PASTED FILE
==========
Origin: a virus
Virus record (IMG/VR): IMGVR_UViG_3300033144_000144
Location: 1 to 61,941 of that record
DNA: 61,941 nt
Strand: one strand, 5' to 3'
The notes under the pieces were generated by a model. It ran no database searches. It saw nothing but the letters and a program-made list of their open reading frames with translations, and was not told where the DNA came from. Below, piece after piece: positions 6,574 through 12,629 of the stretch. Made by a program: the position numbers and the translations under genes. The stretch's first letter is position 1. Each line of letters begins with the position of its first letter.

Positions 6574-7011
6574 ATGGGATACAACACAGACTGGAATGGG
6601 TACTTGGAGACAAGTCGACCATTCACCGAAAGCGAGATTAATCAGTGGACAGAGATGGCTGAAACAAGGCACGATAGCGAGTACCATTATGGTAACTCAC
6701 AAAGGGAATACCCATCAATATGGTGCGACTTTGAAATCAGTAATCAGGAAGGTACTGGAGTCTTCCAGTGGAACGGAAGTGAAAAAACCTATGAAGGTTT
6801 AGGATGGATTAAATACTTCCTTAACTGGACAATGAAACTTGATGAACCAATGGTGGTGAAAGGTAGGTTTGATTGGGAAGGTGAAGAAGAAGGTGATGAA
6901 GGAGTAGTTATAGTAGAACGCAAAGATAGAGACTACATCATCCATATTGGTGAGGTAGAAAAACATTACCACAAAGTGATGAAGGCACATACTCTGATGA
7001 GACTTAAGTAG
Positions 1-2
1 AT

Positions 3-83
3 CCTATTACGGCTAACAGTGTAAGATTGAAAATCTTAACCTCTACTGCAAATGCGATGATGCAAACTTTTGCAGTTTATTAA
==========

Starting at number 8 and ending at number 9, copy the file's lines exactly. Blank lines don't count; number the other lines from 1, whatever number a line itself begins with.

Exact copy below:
6574 ATGGGATACAACACAGACTGGAATGGG
6601 TACTTGGAGACAAGTCGACCATTCACCGAAAGCGAGATTAATCAGTGGACAGAGATGGCTGAAACAAGGCACGATAGCGAGTACCATTATGGTAACTCAC